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Shabbat 9.30.2017

Some reading for this Saturday. The brown leather journal is our newest addition to our Shabbat practice. Everyone invited to our Friday evening meal is invited to sign it and leave prayers, stories, hi’s and low’s, words of thanksgiving, and or quotes.

It is a beautiful Saturday morning in the fall. Over the past 3 years, my wife and I have begun living into what we have termed #aPastorsShabbat which begins every Friday evening and continues until Saturday evening. What started out as an “etch a sketch” type of practice in our home has begun to take on new shape, color, and brilliance. It has taken me over 20 years of ministry to figure out how in the world, and how in a clergy work week, a pastor can receive the gift of Shabbat.  Once our family began to rediscover this buried treasure in our Jewish/Christian family story, we became newly resolved to make sure we never again shun, ignore or forget the transformation and restoration this gift offers.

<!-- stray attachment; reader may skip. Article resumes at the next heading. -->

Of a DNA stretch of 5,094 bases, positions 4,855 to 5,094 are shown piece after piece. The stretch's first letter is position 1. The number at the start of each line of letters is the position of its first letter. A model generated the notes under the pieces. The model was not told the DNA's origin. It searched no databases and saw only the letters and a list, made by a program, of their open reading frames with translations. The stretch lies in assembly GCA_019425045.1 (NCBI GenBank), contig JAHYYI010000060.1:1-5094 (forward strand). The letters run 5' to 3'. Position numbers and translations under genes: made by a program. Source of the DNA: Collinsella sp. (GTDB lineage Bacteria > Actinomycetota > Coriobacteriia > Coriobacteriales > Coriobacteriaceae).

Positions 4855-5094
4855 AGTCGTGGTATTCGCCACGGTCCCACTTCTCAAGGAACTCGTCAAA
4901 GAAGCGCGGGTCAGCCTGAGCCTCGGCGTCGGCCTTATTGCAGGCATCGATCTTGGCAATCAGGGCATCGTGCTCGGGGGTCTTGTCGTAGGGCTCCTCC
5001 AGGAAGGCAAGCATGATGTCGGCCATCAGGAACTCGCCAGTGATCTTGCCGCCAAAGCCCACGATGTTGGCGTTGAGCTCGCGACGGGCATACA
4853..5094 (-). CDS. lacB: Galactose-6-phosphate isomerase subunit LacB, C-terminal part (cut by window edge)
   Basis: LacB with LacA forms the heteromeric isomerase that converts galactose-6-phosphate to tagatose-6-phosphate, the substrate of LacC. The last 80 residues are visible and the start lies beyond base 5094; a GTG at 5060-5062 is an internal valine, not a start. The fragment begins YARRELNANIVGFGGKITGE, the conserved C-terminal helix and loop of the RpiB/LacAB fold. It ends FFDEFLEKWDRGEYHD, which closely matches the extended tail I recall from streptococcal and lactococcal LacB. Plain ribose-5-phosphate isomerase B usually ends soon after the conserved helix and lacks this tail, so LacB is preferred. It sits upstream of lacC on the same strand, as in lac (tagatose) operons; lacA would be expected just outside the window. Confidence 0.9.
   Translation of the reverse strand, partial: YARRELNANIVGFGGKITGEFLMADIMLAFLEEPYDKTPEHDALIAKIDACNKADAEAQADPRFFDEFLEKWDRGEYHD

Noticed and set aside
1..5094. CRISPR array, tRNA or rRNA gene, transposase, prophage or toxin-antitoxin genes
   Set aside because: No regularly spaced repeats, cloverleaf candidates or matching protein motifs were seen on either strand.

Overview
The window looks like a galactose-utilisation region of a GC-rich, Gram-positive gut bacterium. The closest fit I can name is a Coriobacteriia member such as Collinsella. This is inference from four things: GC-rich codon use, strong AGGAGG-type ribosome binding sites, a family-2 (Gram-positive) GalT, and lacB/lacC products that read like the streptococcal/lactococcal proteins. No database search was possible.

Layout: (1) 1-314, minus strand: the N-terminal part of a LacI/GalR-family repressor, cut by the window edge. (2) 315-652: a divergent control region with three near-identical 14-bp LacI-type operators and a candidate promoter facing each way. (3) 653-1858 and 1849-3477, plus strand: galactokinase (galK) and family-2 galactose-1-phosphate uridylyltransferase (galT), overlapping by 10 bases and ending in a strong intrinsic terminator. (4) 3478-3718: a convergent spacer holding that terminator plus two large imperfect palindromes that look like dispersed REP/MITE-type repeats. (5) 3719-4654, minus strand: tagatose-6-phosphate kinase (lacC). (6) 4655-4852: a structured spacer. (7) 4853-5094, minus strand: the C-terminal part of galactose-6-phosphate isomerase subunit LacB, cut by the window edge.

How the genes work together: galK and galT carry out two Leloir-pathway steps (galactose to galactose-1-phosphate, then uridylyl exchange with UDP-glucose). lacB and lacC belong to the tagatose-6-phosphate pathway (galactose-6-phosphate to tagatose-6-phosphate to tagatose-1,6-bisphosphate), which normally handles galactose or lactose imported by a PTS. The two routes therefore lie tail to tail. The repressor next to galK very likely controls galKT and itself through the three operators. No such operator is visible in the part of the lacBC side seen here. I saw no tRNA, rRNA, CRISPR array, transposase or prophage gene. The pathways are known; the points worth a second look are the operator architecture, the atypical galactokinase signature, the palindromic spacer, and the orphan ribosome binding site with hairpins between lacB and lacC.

breakfast 9.30.2017I am hopeful that I can begin to use this blog as a place to periodically reflect on Shabbat, along with other musings about life and ministry. For today, I wanted to leave a gem from today’s Saturday morning Shabbat reading. It comes from the one book on our ever expanding Shabbat shelf that can never be read too many times:

Every seventh day a miracle comes to pass, the resurrection of a soul, of the soul of [person] and of the soul of all things. A medieval sage declares: The world which was created in six days was a world without a soul. It was on the seventh day that the world was given a soul. This is why it is said: ‘and on the seventh day He rested vayinnafash’ (Exodus 31:17); nefesh means a soul.”

Abraham Joshua Heschel, The Sabbath

 

 

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